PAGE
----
The "Halftime Report" traders delivered their trades for the second half of the day.» Read More
Now that we are starting to get into the heart of earnings season, the news is looking a little better (thank heavens!). Intel is a big help, but the financials are the key here. After what happened with GE and Wachovia.
Retail sales results were almost universally in the red in March--but--retail stock prices were trading in the green. Why? Many on Wall Street were prepared for the weakest sales results in 13 years and that is indeed what we got on Friday.
Retail analysts had been expecting weak sales in March, but an early Easter holiday, chilly weather and recession-wary consumers combined to deliver March sales that were even drearier than expected.
March retail same store sales were weak, outside of discounters. Remember companies and analysts have been aggressively taking down first quarter estimates for over a month (as well as same store sales), but companies like JC Penney, Target, Gap, Abercrombie, and Kohls were all notably below expectations on same store sales.
U.S. stocks closed lower Wednesday after UPS projected an earnings shortfall and oil prices surged.
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Following are the day’s biggest winners and losers. Find out why shares of Fannie Mae and Pier 1 popped while Clear Channel and Yamana Gold dropped.
For banks in need of capital, the time to act is "right now," says Cramer.
Starting up a clothing business during an economic downturn is a challenge. These days having experienced navigating the tumultuous foreign exchange, commodity markets and consumer spending obstacles is probably of more use than years spent in fashion design school!
Over the last year, J. C. Penney rolled out a powerful new marketing campaign, but consumers are not biting. Friday, J. C. Penney sharply cut its earnings forecast for the first three months of the year, blaming the tough economy.
For the week ending Friday, March 28, 2008 the US Markets ended mixed after starting on a high note Monday extending last week's market rally. The winning streak came to an end on Tuesday when the Dow closing down for the first time in three sessions. The NASDAQ had the strongest performance of the week managing a positive gain despite weak earnings from Oracle and poor performance from Google . Economic data dragged on the markets with consumer sentiment and confidence at low levels and negative housing data.-Next week the markets will watch Friday's jobs report for evidence of recession, and any revisions on guidance as we move into earnings season. Alcoa kicks off "official" earnings season on Monday, April 7th after the bell. The big companies for next week all hit on Wednesday with RIM , Monsanto and Best Buy all reporting earnings.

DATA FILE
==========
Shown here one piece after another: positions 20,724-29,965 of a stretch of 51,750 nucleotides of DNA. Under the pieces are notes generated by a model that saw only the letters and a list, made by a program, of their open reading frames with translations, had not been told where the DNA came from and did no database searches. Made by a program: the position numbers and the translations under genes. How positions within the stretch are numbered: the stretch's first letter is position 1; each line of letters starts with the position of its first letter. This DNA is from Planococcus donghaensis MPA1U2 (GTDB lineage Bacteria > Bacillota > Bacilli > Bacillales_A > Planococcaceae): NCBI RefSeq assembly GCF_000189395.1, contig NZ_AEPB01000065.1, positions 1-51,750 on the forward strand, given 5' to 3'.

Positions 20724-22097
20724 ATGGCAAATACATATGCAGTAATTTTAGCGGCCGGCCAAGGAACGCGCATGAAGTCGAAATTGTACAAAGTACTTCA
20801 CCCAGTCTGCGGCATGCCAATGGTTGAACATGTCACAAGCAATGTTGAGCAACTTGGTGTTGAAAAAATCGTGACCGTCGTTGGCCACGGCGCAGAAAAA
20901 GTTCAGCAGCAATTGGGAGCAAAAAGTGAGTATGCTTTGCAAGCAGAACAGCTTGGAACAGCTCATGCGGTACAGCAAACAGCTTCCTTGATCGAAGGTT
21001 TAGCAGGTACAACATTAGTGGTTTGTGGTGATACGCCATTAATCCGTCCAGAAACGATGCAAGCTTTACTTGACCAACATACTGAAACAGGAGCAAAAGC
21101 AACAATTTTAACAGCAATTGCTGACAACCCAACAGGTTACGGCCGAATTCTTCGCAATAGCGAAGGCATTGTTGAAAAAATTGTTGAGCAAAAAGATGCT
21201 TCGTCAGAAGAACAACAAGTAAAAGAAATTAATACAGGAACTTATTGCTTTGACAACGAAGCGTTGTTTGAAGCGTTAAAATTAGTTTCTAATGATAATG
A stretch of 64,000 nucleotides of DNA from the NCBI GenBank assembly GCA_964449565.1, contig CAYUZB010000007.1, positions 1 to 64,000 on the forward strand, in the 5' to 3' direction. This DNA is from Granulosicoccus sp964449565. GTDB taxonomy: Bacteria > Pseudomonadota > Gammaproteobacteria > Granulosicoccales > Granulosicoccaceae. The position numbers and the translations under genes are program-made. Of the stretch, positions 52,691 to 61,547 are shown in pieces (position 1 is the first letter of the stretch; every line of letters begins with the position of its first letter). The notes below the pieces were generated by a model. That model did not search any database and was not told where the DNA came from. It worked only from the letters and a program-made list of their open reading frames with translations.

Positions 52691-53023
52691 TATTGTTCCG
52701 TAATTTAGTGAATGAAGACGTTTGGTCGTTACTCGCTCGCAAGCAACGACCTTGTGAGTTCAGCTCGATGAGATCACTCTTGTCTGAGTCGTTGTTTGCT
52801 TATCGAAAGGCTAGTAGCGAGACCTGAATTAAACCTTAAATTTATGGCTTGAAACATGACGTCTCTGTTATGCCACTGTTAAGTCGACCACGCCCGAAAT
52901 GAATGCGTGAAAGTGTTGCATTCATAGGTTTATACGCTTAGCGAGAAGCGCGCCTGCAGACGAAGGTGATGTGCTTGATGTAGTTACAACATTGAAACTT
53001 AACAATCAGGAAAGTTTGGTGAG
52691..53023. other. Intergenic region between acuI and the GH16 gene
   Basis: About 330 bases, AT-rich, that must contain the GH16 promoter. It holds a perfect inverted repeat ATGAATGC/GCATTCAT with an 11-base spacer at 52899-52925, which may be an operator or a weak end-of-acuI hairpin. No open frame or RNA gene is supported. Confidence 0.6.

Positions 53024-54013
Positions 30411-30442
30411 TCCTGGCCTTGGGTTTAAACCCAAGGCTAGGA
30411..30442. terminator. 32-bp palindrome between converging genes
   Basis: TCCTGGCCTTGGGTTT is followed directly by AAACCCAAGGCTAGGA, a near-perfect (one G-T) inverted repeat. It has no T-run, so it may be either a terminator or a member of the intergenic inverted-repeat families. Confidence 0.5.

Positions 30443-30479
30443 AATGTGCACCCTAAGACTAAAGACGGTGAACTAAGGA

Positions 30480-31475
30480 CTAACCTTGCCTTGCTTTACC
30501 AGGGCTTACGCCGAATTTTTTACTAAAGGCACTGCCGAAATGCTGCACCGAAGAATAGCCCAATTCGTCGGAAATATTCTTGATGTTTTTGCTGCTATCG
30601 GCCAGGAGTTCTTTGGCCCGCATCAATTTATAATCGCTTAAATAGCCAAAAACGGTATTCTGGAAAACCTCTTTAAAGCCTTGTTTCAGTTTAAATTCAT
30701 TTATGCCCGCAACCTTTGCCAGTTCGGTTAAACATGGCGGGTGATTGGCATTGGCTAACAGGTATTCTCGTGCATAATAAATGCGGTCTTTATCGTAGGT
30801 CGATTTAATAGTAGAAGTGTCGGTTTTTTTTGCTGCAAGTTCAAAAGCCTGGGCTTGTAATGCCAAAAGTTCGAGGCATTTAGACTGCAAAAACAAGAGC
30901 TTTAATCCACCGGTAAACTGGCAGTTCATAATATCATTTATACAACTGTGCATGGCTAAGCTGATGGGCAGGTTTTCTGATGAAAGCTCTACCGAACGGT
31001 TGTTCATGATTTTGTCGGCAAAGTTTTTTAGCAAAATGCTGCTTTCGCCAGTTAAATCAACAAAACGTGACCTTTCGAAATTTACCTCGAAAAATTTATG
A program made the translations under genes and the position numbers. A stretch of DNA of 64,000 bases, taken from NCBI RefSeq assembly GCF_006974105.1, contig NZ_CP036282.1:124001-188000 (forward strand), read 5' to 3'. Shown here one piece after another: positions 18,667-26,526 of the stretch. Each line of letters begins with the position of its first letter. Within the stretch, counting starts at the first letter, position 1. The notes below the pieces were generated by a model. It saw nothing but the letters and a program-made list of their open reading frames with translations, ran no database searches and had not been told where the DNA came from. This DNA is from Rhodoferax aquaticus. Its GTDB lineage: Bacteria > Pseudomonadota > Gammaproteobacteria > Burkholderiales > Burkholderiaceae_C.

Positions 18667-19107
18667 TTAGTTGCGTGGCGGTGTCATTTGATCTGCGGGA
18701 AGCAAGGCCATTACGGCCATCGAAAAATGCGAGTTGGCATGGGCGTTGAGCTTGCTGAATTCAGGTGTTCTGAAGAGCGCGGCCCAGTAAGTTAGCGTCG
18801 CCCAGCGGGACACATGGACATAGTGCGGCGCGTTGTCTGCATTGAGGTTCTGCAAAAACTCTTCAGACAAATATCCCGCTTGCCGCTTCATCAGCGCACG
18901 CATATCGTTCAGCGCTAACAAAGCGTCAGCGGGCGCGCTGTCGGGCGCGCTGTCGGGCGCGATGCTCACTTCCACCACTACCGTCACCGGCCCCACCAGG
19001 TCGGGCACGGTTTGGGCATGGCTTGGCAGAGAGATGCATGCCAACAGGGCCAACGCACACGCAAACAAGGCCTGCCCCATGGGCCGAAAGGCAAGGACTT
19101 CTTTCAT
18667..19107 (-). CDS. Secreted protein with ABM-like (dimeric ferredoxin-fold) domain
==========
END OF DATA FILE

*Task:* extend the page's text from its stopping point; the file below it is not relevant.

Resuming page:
Cramer makes the call on viewers' favorite stocks.
The Dow lost more ground Friday and posted its third straight decline. What's the word on the Street? Also an interview with Domino's Pizza CEO David Brandon.
Stocks closed lower Friday after a profit warning from J.C. Penney, which renewed fears about slower consumer spending. Financials and techs caved in after earlier attempts to rally.
Today's numbers on personal income and outlays shows more tightening of the consumer wallet, the leading component of the US economy. Consumer spending, which represents ~70% of GDP, hit a 17-month low in February. See how this compares to the long term trends...
So plenty of debate on the retailers as JC Penney lowers estimates. The crux of the debate is, is this the worst for the year? Lehman Brothers thinks so, in a note to clients a short while ago they said, "we are optimistic that 1Q08 represents the low point of the year as we expect inventory levels to improve throughout 2008."
Stocks advanced Friday, boosted by benign inflation data and an upgrade on Lehman Brothers.
Stocks rose at the opening bell as the market weighed benign inflation data with a weak outlook from J.C. Penney.
J.C. Penney lowered its first-quarter earnings forecast, saying sales through the Easter holiday were "well below expectations."
The talk today is not about stocks but about Jimmy Cayne selling his Bear Stearns stock for $60 million. Yes, he sold it for only $10 and change, far below the $175 peak and its $57 price just a few weeks ago, but don't kid yourself. This was bad timing.